Ken was a member of the Blaine County Development program and the Montana Stockgrowers Association. He ran unsuccessfully as a Republican candidate for the state Legislature in 1963 and 1965. Later, Ken was contacted by state District Court Judge Elwell to accept an appointment to fill a vacancy on the Blaine County Commission, which he declined. He wrote and supplied articles for the Blaine County History Book.

His interest in our nation's youth resulted in his appointment as a trustee for Yellowstone Boys' Ranch, and as a group adviser for 32 Montana 4H'ers on a trip to Washington, D.C.

As a 4-H leader, Ken served as county president, district president, and as a member of the state board. He organized an exchange of 4-H'ers from New York to visit Blaine County, and the next year, Blaine County members visited the New York clubs.

Ken's family served as hosts for exchange students from Australia and Columbia. Five high school boys from Wisconsin took turns and spent three summers working on the Kegel farm.

In later years, he enjoyed making and repairing furniture in his woodshop. That interest led Ken on an unending quest to collect and restore antiques, most of them coming from the farm junkyard. Ken also collected stamps and coins and created stained glass items.

Survivors include his wife, Clarice; sons, Dan of Turner and Kerry (Susy) of Ontario, Ore.; daughter, Nancy Jones (Ed) Schafer (former first lady of North Dakota); five grandchildren; and four great-grandchildren.

He was preceded in death by his parents, Charles and Anna Kegel; brothers, Arthur, Fred and Charles; sisters, Marjorie Knapton and Alice Tollefson; and one grandson, Scott Leo.

Memorials may be made to the American Lutheran Church, Turner, MT, and Bear Paw Hospice, 30 W. 13th St., Havre, MT 59501.

Edwards Funeral Home of Chinook is handling arrangements.

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THE BLAINE CO. JOURNAL NEWS-OPINION Wednesday, March 23, 2005

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Kenneth C. "Ken" Kegel

Kenneth C. "Ken" Kegel, 83, a life-long resident of the Turner farming community, died of lung cancer at his home on Sunday, March 20, 2005. Funeral service is scheduled for 11:00 am. on Wednesday, March 23rd (today), in the American Lutheran Church in Turner. with Pastor Scott Hedegaard officiating. Burial will take place in the Wing Cemetery immediately following the service. Edwards Funeral Home of Chinook is handling the arrangements.

Ken was born on October 10, 1921 in the family home at Little Jewel, MT to Charles Fredrick and Anna (Houska) Kegel. He was the seventh of ten children and lived most of his life less than a hall-mile from his birthplace 00 the Kegel family homestead. He farmed the land there for over 50 years.

After attending the Little Jewel country school for seven years, Ken transferred to the Turner Public School. He graduated with I he 'Vu rner Iii gh School ('lass of 1939.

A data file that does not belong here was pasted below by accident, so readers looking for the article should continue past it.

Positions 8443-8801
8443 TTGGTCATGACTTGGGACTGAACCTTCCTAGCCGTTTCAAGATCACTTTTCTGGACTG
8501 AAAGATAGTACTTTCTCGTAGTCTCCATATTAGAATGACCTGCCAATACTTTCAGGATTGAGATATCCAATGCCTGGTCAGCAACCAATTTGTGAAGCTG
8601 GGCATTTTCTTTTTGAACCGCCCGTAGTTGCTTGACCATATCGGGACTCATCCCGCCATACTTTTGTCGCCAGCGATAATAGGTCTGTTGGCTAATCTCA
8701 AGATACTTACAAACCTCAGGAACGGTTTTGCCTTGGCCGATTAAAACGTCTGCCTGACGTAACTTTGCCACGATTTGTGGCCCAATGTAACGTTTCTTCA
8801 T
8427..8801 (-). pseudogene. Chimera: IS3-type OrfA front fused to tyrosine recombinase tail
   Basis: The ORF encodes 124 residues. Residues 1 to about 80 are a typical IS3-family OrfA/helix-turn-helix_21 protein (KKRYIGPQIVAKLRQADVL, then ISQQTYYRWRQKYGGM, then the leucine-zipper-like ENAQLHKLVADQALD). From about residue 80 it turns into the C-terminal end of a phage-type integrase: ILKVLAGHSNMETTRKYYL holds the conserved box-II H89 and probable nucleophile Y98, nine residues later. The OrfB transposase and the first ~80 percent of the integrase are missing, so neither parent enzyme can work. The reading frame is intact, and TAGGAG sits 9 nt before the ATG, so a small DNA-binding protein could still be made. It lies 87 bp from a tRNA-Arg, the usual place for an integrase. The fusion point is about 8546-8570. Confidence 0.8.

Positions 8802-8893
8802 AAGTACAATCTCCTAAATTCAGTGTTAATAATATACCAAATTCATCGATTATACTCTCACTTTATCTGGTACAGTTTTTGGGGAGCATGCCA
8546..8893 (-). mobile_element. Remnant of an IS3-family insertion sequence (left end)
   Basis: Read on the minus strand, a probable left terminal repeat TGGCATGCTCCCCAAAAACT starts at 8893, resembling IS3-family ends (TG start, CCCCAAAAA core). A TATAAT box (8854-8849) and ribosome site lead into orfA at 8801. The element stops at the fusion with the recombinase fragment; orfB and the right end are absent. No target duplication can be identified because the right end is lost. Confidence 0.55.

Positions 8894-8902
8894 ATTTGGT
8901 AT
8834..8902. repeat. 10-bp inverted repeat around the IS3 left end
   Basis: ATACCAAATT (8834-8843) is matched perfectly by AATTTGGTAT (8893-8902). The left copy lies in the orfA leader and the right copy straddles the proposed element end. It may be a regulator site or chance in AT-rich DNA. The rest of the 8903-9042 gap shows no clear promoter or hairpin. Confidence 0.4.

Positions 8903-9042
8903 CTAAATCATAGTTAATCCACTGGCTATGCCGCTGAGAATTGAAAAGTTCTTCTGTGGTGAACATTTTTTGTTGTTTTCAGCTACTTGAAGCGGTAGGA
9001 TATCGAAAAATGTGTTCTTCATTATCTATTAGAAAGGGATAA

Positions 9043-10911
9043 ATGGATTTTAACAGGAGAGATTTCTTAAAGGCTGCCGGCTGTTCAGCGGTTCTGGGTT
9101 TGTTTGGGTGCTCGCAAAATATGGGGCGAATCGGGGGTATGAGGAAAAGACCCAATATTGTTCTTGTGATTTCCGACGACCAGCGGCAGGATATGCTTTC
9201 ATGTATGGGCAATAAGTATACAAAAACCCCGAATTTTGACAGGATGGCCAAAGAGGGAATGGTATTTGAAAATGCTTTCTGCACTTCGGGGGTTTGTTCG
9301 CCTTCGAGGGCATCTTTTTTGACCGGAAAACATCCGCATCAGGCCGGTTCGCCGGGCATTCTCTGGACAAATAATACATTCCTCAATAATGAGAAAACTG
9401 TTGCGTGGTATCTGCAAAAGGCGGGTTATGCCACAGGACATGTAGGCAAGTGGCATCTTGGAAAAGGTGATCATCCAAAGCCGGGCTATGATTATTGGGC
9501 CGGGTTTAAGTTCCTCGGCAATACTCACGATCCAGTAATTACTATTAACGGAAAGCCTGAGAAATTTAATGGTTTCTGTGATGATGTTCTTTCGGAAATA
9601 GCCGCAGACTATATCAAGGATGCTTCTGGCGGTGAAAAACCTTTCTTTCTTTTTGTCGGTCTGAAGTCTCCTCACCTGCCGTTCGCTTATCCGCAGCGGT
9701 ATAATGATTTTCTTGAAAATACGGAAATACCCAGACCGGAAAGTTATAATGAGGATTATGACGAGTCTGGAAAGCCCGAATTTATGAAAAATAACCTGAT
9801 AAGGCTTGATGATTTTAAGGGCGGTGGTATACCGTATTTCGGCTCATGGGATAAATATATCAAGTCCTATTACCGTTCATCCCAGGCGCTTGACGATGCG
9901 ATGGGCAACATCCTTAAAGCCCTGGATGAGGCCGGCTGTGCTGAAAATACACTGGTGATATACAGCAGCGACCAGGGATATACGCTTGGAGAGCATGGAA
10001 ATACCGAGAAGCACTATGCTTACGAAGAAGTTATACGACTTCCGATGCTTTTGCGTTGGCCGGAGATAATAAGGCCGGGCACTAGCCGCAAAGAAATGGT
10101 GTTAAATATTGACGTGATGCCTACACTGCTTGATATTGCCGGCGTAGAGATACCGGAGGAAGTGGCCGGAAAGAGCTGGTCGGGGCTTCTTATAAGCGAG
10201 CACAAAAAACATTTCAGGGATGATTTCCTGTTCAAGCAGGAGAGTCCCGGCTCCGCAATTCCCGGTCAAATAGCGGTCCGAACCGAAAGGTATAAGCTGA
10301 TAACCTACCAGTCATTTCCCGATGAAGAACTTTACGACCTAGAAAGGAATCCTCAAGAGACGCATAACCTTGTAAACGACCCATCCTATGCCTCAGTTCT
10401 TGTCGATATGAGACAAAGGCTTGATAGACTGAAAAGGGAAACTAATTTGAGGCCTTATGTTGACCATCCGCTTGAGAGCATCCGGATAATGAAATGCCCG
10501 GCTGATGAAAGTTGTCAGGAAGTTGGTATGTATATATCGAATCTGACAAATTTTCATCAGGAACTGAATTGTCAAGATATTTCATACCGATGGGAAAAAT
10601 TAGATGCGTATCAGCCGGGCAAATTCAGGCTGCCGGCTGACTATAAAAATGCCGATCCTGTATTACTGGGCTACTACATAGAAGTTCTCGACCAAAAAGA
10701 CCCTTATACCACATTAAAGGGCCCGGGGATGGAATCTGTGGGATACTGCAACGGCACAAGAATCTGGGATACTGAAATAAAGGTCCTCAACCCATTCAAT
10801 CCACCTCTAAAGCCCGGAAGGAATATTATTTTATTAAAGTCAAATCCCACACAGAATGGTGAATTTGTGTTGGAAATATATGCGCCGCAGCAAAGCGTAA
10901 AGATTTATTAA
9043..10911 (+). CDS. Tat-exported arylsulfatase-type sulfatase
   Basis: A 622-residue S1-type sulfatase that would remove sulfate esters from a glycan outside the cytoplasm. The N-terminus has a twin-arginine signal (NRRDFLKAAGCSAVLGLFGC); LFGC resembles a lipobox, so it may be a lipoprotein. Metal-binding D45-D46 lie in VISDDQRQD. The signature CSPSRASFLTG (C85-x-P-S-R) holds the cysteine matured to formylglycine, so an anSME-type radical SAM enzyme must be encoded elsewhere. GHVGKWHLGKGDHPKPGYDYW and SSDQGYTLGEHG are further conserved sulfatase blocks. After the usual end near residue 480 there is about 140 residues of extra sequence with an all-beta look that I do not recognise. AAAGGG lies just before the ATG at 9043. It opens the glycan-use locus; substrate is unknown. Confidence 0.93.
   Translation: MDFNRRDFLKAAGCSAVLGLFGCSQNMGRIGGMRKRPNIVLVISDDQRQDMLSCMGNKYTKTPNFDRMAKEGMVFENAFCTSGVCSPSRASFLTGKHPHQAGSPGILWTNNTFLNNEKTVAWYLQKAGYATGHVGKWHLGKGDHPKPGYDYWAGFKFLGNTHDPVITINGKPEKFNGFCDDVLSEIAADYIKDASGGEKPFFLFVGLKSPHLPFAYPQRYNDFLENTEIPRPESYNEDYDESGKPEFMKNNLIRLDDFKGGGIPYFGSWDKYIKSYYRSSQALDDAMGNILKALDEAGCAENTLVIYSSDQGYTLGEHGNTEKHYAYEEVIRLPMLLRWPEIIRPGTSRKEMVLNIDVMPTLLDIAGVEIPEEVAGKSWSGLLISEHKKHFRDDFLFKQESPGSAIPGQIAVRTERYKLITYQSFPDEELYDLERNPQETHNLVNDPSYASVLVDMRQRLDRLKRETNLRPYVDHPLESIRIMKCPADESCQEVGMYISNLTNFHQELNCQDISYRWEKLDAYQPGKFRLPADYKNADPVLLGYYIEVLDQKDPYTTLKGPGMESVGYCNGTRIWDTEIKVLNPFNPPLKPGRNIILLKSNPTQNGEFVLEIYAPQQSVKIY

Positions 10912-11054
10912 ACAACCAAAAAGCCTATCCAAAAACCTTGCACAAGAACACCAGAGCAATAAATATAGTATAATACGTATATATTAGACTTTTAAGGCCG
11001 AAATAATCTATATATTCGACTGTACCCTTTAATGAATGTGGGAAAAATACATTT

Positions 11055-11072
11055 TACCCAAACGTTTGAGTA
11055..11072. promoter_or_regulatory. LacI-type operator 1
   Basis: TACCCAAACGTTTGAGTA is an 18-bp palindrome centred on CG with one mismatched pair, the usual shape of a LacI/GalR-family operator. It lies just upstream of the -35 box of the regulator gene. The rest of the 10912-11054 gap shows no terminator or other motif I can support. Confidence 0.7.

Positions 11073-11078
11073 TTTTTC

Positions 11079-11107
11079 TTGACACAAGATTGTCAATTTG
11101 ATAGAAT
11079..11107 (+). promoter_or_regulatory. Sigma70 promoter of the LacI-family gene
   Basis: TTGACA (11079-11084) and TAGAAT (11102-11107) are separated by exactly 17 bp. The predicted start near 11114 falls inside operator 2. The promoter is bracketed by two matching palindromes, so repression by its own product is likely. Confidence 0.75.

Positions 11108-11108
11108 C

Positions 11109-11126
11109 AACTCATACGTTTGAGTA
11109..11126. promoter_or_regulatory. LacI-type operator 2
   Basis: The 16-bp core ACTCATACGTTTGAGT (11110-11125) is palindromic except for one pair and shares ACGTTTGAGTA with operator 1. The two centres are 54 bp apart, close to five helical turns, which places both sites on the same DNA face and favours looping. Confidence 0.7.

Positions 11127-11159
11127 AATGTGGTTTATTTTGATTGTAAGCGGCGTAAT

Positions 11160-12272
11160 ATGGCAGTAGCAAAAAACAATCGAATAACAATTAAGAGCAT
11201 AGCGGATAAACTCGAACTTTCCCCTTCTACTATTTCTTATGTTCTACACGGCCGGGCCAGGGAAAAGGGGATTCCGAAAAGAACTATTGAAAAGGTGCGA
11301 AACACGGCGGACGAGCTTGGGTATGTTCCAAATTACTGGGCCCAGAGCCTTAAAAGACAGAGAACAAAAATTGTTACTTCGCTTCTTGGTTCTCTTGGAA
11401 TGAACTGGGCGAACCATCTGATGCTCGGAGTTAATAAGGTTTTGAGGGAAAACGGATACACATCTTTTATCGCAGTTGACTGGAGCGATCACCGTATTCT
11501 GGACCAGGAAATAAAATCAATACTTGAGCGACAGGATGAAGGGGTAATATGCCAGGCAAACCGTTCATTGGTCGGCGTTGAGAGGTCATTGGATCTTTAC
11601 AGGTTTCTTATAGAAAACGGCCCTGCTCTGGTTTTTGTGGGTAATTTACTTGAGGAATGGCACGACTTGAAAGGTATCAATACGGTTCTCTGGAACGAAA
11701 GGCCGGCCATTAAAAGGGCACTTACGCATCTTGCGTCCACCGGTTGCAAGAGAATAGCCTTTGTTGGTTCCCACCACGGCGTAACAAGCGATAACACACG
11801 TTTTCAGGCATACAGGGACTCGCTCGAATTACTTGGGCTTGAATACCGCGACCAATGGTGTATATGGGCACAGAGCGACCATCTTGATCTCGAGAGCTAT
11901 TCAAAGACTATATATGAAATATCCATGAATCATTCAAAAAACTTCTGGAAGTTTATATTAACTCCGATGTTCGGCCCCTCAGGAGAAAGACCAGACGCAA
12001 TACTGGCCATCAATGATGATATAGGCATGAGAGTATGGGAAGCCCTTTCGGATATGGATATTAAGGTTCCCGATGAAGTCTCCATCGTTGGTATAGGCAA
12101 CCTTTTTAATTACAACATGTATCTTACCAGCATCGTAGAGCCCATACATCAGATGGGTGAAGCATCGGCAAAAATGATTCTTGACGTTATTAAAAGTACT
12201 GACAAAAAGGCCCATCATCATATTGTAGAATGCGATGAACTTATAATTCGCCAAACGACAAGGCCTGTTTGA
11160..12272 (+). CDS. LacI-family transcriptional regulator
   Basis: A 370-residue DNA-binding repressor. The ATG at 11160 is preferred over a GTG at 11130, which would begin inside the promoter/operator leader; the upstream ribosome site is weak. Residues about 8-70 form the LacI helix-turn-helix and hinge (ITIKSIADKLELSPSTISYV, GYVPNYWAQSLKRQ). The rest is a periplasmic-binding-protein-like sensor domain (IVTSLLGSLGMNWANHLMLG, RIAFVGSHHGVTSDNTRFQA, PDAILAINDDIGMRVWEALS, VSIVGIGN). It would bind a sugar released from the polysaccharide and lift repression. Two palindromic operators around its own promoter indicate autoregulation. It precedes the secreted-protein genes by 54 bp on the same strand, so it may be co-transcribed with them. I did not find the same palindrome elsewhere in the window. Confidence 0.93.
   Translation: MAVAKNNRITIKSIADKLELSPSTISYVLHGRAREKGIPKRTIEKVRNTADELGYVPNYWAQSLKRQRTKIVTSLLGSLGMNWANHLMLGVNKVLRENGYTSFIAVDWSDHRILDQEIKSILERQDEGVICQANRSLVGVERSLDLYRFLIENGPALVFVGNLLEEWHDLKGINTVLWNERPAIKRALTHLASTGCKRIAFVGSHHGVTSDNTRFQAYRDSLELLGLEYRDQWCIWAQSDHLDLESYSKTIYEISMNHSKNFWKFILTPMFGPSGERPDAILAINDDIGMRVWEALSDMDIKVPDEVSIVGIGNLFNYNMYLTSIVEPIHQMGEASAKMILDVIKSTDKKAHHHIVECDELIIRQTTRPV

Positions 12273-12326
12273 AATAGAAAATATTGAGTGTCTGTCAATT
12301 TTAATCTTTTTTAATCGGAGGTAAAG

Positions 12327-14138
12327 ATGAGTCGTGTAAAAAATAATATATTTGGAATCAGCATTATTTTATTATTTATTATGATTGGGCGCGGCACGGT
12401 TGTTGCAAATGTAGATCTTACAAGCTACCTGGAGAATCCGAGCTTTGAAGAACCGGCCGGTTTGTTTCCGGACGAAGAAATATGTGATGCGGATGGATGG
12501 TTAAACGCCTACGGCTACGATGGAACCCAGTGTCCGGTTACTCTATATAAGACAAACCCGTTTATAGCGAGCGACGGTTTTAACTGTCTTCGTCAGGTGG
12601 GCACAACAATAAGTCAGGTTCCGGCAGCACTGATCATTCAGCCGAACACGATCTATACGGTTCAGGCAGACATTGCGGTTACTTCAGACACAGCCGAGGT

Two years later he was called to take his physical exam br induction into the 11.5. Military Seivice. Being classified 4-F and in formed that no hit ore exams would he scheduled, he continued to help his father with the farm work.

In 1940 Ken attended a iii rse in radio and writ i mig communications in Spokane. In 1(141 and 1942 lie was enrolled at Northern Montana CoIlege in Havre, and it was there that he met Clarice Habedank. They were married in the Malta Lutheran Church on August 6. 1944. During the winters of 1944 and 1945 Ken worked as a fireman out of Whitefish and Havre for the Great Northen Railroad.

In 1946 he rented his father's farm and a few years later a purchase agreement was made. Since then many acres have been added to the initial holdings.

Interested in County development, Ken was active in the Montana Seed Show and worked with the Extension Services and the State Extension Nursery. There are more than 30 varieties of trees and shrubs growing on the Kegel farmstead.

Ken was a member of the Blaine County Development Program and the Montana Stockgrowers Association. He ran successfully as a Republican candidate for the State Legislature in 1963 and 1965. Later he was contacted by Judge Elwell to accept an appointment to fill a vacancy on the Blain County Commission, which he declined. He wrote and supplied articles for the Blain County History Book.

His interest in our nation's youth resulted in his appointment as a trustee for the Yellowstone Boys' Ranch, and he also was a group advisor for 32 Montana 4-H'ers on a trip to Washington, DC. As a 4-H leader, Ken served as County President, District President and as a member of the State Board. He organized an exchange of 4-H'ers from New York to visit Blame County, and the next year Blaine County members visited New York clubs.

Ken's family served as hosts for Foreign Exchange students from Australia and Columbia. Five high school boys from Wisconsin took turns and spent three summers working on the Kegel farm.

In later years Ken enjoyed making and repairing furniture in his woodshop. That interest led him on an unending quest to collect and restore antiques-most of them coming from the farm junkyard. "I have so many projects going, I hope there will be time to finish them all," he would often say. He also collected stamps and coins, and he created stained glass items.

Ken is survived by his wife Clarice of Turner; two sons, Dan of Turner and Kerry (Susy) of Ontario, OR; one daughter, Nancy Jones Schafer (former first lady of North Dakota) and her husband Ed; seven grandchildren and eight great grandchildren.

He was preceded in death by his parents; three brothers, Arthur, Fred and Charles; two sisters, Marjorie Knapton and Alice Tollefson; and one grandson, Scott Leo.

Those wishing to make lasting gifts in Ken's memory are asked to remember the American Lutheran Church in Turner and the Bear Paw Hospice 30 West 13th St., Havre. MT 59501).